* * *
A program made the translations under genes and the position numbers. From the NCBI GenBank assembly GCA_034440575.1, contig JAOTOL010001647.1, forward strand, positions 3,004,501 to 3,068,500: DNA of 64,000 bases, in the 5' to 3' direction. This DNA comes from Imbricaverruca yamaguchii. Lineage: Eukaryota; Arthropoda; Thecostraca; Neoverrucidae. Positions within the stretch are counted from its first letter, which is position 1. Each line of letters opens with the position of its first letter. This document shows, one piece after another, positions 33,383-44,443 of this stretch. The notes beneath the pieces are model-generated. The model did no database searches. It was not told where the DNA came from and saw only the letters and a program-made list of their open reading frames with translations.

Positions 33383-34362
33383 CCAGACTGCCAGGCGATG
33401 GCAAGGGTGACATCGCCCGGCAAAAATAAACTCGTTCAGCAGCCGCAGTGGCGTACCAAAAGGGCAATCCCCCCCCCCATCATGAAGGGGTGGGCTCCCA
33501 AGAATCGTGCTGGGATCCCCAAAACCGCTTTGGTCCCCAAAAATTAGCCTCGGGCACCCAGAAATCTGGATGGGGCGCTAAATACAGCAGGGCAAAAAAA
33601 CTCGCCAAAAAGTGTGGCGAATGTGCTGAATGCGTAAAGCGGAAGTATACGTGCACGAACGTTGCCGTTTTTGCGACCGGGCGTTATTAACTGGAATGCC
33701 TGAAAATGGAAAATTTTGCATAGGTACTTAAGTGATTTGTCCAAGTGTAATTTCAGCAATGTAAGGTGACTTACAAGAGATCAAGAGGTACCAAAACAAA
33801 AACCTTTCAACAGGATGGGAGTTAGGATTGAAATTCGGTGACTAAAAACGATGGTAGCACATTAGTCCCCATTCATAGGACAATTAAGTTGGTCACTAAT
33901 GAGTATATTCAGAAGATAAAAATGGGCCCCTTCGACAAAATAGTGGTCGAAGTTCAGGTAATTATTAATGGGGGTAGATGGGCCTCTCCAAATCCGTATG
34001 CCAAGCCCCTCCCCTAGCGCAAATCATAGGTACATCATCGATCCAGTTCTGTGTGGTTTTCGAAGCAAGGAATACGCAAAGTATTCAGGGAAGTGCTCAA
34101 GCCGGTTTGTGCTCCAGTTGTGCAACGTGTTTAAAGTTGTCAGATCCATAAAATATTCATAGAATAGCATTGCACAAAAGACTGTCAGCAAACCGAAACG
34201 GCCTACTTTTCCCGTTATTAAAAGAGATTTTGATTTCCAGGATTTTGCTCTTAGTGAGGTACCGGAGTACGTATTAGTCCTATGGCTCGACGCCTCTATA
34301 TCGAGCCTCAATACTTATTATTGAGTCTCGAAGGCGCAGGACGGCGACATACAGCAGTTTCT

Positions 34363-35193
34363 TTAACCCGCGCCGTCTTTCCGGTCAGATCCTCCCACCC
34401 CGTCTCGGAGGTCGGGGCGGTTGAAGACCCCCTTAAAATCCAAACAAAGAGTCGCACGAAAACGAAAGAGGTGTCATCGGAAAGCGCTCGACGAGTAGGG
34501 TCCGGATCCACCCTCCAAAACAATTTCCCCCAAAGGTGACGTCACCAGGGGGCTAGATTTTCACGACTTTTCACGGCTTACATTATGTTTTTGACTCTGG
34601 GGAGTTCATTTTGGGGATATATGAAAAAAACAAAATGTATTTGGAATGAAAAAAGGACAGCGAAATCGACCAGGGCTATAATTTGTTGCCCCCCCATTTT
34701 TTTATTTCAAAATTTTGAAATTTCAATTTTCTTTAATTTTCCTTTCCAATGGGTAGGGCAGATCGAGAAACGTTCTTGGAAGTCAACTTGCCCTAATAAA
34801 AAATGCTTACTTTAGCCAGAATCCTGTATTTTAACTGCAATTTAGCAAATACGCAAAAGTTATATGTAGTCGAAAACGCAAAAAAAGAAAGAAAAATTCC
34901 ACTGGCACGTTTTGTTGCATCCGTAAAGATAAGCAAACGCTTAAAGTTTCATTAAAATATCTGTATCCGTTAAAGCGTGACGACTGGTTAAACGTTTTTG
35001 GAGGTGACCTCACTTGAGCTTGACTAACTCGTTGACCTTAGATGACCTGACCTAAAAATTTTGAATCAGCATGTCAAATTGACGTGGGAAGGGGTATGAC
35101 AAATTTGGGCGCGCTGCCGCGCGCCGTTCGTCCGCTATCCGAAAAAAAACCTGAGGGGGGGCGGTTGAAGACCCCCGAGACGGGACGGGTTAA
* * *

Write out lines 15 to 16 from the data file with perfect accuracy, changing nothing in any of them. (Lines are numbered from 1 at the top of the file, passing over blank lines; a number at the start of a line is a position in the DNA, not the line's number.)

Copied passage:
34363 TTAACCCGCGCCGTCTTTCCGGTCAGATCCTCCCACCC
34401 CGTCTCGGAGGTCGGGGCGGTTGAAGACCCCCTTAAAATCCAAACAAAGAGTCGCACGAAAACGAAAGAGGTGTCATCGGAAAGCGCTCGACGAGTAGGG